3. Dear “procurement specialist”

    Many thanks for your contribution, all views are welcome here. But I must ask, if this contract has resulted in such great savings, why won’t CSL make public the report on those supposed savings?

    We have no right to claim that business. We won every piece of it in open public tenders. And delivered great service. As I say in the article, the DWP rated Happy Computers one of its 2 best suppliers (out of thousands) for customer service.

    If we lost out in a fair tender process or because we had provided poor service, that would be absolutely fair. The reason we don’t have those contracts now is because, under the new contract, we have not been able to even bid for them. (Even where the departments wanted to continue using Happy.)

    I think you may have a rose-coloured picture of this contract. As I say above, a huge contract that puts in place a monopoly is not the way to get best value.

  4. The answer to the withholding of the ‘facts’ about the ‘huge savings’ quoted by Procurement Specialist, in his/her response (notably omitting all ‘facts’ and giving only opinion), is that he/she can’t. It would be a nightmare to calculate.

    What is clear is that the centralising nature of the procurement process is, by definition, remote from the customer, who needs the service, and the provider. All centralised procurement becomes reduced to lowest common denominators, one size fits all, at the lowest cost. Quality, reliability, responsiveness, adaptability to local conditions, and, if it dare be mentioned, ‘care,’ are immeasurable (try though they might with ‘targets’ and ‘KPI’s’) and don’t count.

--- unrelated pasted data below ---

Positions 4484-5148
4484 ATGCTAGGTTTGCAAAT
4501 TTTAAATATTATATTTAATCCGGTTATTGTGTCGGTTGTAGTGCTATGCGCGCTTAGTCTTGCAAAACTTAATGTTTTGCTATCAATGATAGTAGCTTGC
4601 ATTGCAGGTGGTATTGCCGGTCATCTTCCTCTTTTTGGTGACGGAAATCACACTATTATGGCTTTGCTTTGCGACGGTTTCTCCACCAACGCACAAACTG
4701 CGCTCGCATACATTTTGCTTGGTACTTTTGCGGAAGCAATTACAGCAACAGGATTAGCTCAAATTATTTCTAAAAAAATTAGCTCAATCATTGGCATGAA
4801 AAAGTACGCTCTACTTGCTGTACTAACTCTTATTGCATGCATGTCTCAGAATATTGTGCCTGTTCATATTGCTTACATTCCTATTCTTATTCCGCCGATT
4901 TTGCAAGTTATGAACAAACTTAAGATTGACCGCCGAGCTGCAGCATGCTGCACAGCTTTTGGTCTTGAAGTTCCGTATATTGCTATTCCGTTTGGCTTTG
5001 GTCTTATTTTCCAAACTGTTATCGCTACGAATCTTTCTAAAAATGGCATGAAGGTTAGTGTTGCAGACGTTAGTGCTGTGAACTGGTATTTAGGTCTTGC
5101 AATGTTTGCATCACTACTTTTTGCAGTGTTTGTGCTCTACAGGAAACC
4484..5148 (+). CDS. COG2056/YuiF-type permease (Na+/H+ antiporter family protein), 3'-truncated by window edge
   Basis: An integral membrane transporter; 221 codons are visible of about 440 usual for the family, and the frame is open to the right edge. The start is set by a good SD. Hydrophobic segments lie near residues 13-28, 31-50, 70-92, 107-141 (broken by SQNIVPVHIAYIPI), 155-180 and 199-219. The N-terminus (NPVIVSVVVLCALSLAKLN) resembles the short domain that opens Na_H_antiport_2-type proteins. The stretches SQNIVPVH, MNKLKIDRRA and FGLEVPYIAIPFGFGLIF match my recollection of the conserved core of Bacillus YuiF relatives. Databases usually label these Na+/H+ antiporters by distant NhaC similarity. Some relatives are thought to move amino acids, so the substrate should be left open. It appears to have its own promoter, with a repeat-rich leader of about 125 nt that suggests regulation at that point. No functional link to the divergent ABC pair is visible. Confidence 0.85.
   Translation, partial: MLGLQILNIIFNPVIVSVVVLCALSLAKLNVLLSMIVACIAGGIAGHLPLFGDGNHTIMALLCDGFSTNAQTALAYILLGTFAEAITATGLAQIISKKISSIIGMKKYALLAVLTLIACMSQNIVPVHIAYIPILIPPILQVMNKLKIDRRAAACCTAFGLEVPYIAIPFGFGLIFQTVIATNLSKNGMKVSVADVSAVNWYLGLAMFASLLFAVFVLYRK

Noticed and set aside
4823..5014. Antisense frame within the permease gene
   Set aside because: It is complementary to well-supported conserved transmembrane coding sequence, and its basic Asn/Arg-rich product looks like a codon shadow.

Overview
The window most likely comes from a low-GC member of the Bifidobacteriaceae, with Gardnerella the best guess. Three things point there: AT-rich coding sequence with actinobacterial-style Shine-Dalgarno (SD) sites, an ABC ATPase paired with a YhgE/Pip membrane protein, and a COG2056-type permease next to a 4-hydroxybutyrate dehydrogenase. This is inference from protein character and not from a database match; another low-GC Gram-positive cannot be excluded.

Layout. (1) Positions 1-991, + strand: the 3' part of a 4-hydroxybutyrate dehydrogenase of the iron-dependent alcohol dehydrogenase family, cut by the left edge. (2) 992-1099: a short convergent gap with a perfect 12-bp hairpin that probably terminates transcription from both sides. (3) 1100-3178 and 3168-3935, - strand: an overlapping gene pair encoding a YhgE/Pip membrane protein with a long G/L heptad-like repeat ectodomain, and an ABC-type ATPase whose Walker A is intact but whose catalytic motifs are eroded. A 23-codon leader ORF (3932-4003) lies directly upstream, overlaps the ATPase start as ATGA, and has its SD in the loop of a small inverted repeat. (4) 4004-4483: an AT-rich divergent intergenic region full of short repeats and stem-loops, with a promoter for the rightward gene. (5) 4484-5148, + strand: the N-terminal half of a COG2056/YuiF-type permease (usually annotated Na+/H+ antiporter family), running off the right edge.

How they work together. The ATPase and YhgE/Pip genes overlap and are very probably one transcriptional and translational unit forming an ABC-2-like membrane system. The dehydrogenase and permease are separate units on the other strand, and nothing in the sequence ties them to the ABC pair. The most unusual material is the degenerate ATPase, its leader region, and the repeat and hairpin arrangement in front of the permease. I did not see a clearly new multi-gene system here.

The assumption that massive cost and time constraint is imposed by localised procurement also assumes that each local need will be the same as the centrally identified need. Ask the locals. They will tell you it isn’t.

    This assumption also ignores the costs and time imposed by centralised procurement – can we have the ‘facts’ for these too? Or are the huge salaries paid to centralised procurment specialists, in contrast to their local cousins, a bit too embarrassing to mention? When a centrally procured provider is chosen, and something goes wrong, the damage is huge – it’s all in one contract. And you can bet there is a huge cover-up before the news finally gets out. When many local providers are used, the damage is limited, quickly spotted, and fixed locally. Simples.

    Any of us who run small businesses who have dealt with these alleged procurement specialists will tell you that their greatest specialisation is in jargon and cliche, arrogantly masquerading as ‘expertise’.

  5. Fight the good fight with all thy might…